most of those people are men. As a story that got it's start when it was
still being shouted across pool tables in noisy bars, women were left
out of the loop until it hit the Internet. Sort of like the story about
the deadly gas that lies inside the core of a golf ball. Little boys learn
this one too, but not little girls. And when the little boys grow up (to
whatever extent they actually do grow up), the Golf Ball Toxin
story is replaced with the Rocket Car story.
"urban legend" debunker attributes the huge popularity of this
story to the fact that it's "...a real-life version of the Road Runner
cartoon. Wile E. Coyote nails an Acme Jato Rocket onto the back of a Chevy
Impala and flies into a canyon wall."
question is, how did such a story ever get started in the first place?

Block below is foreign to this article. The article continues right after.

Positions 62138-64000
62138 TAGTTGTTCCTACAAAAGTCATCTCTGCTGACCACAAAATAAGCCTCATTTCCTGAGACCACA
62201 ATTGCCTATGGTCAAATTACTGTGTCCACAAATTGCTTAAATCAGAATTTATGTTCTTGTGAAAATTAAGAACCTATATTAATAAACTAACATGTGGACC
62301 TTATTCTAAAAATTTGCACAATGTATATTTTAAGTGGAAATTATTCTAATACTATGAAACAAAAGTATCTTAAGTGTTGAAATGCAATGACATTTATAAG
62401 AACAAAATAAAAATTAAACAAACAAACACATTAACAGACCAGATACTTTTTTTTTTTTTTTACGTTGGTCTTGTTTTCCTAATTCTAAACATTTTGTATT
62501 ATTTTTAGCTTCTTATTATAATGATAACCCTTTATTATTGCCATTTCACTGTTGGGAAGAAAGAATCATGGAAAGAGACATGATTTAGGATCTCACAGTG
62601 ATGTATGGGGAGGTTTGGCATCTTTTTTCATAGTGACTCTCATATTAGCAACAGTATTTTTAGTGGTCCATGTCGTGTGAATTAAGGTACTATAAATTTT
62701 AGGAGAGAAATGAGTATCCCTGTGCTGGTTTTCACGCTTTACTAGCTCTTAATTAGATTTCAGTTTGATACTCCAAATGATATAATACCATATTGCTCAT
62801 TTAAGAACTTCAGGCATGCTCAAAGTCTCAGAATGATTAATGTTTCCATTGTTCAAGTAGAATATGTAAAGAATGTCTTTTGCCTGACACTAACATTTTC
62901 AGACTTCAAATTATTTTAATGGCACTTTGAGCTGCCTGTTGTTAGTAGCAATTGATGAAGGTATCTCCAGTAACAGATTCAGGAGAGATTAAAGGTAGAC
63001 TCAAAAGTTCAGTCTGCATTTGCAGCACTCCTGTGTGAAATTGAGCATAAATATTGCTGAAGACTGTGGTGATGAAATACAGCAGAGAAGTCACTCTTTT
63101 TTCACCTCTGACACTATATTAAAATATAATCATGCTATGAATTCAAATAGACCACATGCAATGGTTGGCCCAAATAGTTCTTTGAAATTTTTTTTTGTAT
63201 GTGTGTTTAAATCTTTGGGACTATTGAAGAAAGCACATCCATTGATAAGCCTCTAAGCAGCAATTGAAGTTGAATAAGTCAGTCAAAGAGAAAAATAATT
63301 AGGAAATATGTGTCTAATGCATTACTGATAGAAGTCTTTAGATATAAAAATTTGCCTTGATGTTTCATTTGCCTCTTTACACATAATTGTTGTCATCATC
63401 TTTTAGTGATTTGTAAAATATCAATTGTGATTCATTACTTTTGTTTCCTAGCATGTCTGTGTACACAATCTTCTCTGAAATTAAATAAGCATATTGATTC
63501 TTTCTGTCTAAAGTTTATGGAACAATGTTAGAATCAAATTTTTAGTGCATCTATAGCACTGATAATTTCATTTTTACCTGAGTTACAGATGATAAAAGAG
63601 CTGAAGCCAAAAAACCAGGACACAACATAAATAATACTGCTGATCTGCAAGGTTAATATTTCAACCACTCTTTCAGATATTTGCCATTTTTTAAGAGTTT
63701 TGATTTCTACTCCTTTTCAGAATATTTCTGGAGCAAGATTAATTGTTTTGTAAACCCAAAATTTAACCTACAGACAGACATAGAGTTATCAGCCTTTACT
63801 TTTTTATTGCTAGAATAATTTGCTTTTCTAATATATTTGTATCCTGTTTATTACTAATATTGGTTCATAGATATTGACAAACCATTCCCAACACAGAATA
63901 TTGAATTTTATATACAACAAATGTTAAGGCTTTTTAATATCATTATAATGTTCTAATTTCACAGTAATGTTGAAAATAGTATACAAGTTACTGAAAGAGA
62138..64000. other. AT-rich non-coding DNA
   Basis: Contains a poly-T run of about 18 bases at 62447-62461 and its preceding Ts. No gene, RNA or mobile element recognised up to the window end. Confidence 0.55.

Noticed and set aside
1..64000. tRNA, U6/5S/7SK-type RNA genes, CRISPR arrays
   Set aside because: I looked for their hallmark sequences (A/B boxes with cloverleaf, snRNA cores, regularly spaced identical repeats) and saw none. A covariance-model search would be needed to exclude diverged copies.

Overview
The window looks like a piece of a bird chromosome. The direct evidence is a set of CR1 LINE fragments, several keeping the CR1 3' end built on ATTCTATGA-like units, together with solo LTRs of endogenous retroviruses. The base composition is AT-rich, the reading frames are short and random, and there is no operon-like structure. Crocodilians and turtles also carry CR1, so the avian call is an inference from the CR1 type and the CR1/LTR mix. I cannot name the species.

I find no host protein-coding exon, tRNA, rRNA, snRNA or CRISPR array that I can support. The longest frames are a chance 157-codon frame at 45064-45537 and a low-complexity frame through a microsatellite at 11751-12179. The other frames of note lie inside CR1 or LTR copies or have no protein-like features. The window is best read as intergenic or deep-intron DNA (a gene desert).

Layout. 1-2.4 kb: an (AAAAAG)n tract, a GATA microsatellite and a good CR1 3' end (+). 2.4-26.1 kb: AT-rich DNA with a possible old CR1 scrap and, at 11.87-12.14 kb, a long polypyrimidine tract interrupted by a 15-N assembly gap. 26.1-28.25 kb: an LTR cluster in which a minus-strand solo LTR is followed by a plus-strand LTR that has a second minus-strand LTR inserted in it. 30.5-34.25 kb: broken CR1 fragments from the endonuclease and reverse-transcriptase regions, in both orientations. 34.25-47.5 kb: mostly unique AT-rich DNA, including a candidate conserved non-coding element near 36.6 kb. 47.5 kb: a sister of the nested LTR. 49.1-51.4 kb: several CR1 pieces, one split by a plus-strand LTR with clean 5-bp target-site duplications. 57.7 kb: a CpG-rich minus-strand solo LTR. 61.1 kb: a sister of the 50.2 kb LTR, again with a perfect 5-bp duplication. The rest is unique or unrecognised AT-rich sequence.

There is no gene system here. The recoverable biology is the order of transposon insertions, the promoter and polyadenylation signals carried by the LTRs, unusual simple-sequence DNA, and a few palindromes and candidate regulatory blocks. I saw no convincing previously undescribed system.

Oh, don't get me wrong, I'm not trying to say that nobody would
ever be dumb enough to attempt a stunt like this. Anyone who followed
the O.J. Simpson trial will probably agree that there simply aren't any
limits to the depths of human stupidity anymore. It's just mighty unlikely
that someone stupid enough to pilot the Rocket Car would be smart enough
to build it in the first place. The story probably started with an event
that that bears some similarity to the final version, a much smaller event that gradually evolved into the final legend.
I know for sure is that myself and three other guys were getting up to
some awfully weird shit out in the desert back in the spring of 1978,
shit that was more than weird enough to start the Legend of the
Rocket Car. And only one of us was stupid enough to be the pilot
in the Darwin Awards story.
least that's what I keep telling myself.